Sacramento Business Journal
Sacramento Business Journal
The top official of the Wilton Rancheria Indian tribe says that with an approval received Friday from the federal Bureau of Indian Affairs, the tribe is now nearly clear to develop its $400 million casino in Elk Grove — no matter what a local election decides.
“The federal government determines whether a tribe’s land is eligible for gaming, and here, the federal government has determined that it is,” said Tribal Chairman Raymond “Chuckie” Hitchcock.
The Wilton Rancheria tribe wants to develop a casino resort, 302-room hotel tower and convention center on 36 acres within the site of an unfinished shopping mall on the south end of Elk Grove. After years of going through environmental certifications, the tribe’s effort was determined on Friday to conform with federal law by the Bureau of Indian Affairs.
Previously, on Sept. 28, Elk Grove’s City Council unanimously approved a memorandum of understanding for the tribe to pay the city $132 million over 20 years.
That approval allows the tribe to move forward, Hitchcock said.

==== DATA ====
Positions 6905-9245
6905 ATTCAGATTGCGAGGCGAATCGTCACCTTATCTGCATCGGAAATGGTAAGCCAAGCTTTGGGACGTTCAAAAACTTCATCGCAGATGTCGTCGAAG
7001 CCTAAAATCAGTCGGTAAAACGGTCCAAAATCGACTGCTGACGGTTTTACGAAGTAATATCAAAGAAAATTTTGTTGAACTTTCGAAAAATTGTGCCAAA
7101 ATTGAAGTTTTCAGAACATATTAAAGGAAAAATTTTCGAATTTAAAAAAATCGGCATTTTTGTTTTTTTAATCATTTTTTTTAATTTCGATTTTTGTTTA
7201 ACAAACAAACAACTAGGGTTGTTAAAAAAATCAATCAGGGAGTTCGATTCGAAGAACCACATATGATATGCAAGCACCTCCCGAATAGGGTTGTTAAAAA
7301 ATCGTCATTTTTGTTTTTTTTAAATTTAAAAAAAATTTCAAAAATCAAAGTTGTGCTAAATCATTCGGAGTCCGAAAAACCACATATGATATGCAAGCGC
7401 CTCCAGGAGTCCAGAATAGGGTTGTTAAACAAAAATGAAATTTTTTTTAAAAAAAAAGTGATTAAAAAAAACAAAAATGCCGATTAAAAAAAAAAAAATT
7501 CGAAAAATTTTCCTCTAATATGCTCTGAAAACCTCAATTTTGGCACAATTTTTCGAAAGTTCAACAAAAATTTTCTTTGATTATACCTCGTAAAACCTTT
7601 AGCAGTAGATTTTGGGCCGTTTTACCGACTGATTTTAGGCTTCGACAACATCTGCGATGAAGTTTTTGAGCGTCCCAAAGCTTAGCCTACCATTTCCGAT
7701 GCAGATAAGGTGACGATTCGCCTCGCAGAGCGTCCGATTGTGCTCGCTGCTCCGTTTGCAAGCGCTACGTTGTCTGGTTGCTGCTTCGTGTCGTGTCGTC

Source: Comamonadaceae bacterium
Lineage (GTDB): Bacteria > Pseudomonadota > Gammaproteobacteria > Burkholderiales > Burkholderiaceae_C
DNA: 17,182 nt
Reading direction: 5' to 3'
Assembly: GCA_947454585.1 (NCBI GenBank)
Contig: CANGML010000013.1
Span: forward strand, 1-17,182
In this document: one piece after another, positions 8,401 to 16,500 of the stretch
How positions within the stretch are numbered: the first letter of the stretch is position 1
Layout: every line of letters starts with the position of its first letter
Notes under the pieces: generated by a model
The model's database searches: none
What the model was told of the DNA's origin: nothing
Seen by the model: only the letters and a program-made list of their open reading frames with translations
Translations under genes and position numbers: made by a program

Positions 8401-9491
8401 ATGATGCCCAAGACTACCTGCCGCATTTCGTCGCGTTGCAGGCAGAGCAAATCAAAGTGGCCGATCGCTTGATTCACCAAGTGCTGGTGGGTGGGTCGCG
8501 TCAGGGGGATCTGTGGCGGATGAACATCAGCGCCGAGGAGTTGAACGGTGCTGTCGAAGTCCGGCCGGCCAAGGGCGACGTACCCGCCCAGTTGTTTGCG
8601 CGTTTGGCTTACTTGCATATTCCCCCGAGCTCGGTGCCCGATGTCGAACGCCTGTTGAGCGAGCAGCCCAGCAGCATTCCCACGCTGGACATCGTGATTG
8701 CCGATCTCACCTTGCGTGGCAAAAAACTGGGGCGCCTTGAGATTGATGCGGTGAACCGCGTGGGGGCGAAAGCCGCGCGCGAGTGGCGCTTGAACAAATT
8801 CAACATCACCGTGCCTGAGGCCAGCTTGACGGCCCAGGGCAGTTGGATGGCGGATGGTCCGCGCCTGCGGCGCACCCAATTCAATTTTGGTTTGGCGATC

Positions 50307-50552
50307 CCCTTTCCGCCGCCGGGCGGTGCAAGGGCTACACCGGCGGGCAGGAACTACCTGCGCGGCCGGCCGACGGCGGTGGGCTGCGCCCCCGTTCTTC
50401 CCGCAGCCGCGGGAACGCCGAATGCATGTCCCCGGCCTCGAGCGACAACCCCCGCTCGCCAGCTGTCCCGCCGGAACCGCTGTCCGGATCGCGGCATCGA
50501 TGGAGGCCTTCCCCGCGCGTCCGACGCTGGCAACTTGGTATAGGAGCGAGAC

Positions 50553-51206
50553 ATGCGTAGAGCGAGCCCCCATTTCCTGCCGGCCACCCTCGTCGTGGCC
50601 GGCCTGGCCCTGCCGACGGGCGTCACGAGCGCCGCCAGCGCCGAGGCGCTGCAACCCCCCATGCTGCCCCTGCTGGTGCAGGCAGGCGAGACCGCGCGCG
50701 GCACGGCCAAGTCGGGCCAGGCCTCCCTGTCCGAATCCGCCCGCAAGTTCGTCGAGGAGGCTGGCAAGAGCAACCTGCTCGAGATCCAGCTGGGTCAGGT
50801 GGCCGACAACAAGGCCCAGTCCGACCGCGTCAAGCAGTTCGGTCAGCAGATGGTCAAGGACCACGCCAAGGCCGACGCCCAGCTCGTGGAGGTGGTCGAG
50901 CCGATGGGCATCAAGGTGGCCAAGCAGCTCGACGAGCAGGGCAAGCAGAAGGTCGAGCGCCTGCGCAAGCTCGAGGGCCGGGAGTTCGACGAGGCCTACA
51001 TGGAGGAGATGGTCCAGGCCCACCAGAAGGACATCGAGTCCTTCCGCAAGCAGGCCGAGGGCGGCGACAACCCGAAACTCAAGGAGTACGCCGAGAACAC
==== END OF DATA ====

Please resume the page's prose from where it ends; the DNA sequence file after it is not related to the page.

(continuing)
Casino opponents have sought to stop its development by challenging another decision, also made by the city council in September.
On Sept. 9, the council agreed to remove the proposed casino land from the agreement governing the development of the mall, thus clearing title on the land for it to be put into trust. The mall, to be called The Outlet Collection at Elk Grove, is being developed by The Howard HughesCorp. (NYSE: HHC).
The opponents mounted a signature-gathering campaign, calling for a popular vote to overturn the decision to remove the land from the development agreement.
Elk Grove’s City Council is scheduled to meet Wednesday to decide whether to put the issue on the ballot, perhaps this June.
City officials declined to comment Monday on the Bureau of Indian Affairs' decision and what it might mean for the potential election.
But Hitchcock said Monday that the change to the development agreement "has no impact whatsoever on Wilton Rancheria or its trust land, and any petition or referendum related to that ordinance will also have no impacts.”
Also, the city’s agreement with the tribe “is not subject to city environmental review, design, land use or land development ordinances, plans, manuals or standards,” he said.
The memorandum of understanding was never the subject of the referendum, Hitchcock said. “Proponents of the referendum have certainly expressed to voters that it is a referendum on the tribe’s casino and project. This has led to our concern that the voters and the press have been grossly misled.”
Mark Anderson covers technology, agriculture, banking and finance, venture capital, energy, mining and hospitality for the Sacramento Business Journal.